Unlike open enrollment, which has now come to an end, people can enroll for Medicaid at any time of the year, so we can expect to see these numbers grow. In particular more states have decided to expand Medicaid, after they realized how much it was costing them not to expand it. Michigan started expanded Medicaid on April 1st and by May 15th had already enrolled 237,329 people, about half its goal of 458,790. New Hampshire starts in July, while other states like Utah and Indiana are reconsidering expansion. Other states are still enrolling for Medicaid and so when then the CMS April 30th report is published, there are likely to be over 1 million more enrolled since March 31st.
Taking all these together this brings us up to about 7 million new Medicaid recipients, plus a further estimated 1.5 million still waiting to be enrolled.
A detailed look at data for each state by Gaba (4) has estimated a total Medicaid expansion of 8.4 million, apparently including the backlog waiting to be enrolled.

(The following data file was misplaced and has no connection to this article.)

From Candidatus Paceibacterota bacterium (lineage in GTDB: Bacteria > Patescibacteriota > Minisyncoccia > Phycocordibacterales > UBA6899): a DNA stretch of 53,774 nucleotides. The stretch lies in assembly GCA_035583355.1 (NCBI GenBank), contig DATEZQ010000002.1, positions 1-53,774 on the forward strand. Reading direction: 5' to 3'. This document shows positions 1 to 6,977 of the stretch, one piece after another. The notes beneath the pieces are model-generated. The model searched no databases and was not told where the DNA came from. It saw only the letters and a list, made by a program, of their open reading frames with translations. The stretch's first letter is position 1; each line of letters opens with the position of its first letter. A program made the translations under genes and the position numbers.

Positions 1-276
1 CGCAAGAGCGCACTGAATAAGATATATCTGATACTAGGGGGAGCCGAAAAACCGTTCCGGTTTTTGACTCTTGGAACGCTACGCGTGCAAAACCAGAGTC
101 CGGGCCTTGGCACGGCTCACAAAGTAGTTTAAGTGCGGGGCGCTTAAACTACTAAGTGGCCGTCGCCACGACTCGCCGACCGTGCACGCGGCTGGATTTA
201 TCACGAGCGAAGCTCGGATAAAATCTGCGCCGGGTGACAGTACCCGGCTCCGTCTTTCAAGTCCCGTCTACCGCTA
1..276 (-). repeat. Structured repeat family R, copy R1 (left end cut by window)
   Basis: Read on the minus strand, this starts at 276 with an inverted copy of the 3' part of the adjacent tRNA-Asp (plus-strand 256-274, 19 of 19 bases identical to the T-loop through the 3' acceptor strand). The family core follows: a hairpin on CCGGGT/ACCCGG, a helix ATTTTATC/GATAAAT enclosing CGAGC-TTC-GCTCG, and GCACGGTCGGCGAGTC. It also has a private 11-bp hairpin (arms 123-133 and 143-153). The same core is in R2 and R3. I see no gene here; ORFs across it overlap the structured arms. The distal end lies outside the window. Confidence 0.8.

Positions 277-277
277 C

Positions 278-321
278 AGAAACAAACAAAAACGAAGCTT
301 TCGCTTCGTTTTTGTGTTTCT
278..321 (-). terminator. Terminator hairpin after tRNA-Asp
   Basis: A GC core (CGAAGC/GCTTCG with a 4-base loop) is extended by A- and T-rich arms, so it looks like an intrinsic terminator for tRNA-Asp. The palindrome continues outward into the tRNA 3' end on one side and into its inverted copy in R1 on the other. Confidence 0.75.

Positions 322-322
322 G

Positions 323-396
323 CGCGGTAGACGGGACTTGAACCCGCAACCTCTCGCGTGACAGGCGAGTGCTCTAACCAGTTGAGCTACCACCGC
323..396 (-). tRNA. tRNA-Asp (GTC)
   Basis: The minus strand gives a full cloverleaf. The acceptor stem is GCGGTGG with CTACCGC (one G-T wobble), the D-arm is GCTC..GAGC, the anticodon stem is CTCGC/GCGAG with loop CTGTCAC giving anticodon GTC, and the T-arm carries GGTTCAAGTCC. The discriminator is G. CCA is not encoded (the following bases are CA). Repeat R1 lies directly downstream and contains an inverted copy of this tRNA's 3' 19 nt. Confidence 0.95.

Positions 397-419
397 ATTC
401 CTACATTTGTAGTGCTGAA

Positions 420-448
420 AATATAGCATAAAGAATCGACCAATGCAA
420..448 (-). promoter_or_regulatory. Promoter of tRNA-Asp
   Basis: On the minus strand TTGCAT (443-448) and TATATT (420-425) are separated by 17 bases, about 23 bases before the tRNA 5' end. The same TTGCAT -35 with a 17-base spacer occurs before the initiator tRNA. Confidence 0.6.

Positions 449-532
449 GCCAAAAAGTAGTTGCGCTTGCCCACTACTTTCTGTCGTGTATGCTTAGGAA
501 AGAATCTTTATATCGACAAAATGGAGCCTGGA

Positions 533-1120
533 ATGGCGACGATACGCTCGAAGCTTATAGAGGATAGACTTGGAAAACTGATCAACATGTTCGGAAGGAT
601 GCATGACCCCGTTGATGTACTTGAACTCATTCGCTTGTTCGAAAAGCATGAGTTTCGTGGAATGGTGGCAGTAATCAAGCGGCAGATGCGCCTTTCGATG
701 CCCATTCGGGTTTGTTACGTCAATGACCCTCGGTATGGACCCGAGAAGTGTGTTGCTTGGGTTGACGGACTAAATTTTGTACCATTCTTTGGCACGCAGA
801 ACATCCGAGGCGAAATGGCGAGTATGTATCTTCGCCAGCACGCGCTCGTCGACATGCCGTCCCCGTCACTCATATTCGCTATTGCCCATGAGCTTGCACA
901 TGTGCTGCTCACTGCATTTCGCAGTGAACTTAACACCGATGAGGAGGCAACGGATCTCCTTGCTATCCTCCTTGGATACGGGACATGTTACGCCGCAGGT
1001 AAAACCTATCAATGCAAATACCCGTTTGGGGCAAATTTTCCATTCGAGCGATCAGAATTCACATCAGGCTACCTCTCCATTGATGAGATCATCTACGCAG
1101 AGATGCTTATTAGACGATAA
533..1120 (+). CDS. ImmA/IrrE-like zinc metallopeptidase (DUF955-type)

Medicaid Enrollment Number Resources:
We suggest checking official releases from HHS, the CBO, the US census, and popular polls like Gallup for the most current sign-up information (we used all of these sources in our breakdown). Another great resource is acasignsups.net which provides pretty detailed and unbiased looks at sign up numbers as well.
4. ACASignups.Net http://acasignups.net/spreadsheet-med
Medicaid Enrollment Numbers Under the ACA
Above you have both a quick and detailed breakdown of Medicaid and CHIP enrollment numbers under the Affordable Care Act. Please continue to explore this section for more detail on things like general enrollment, marketplace enrollments, employer enrollments, and enrollments outside of the health insurance marketplace. We will continue to update this section as new sign-up and enrollment data is released.
Understanding Medicaid Signups and Enrollment Numbers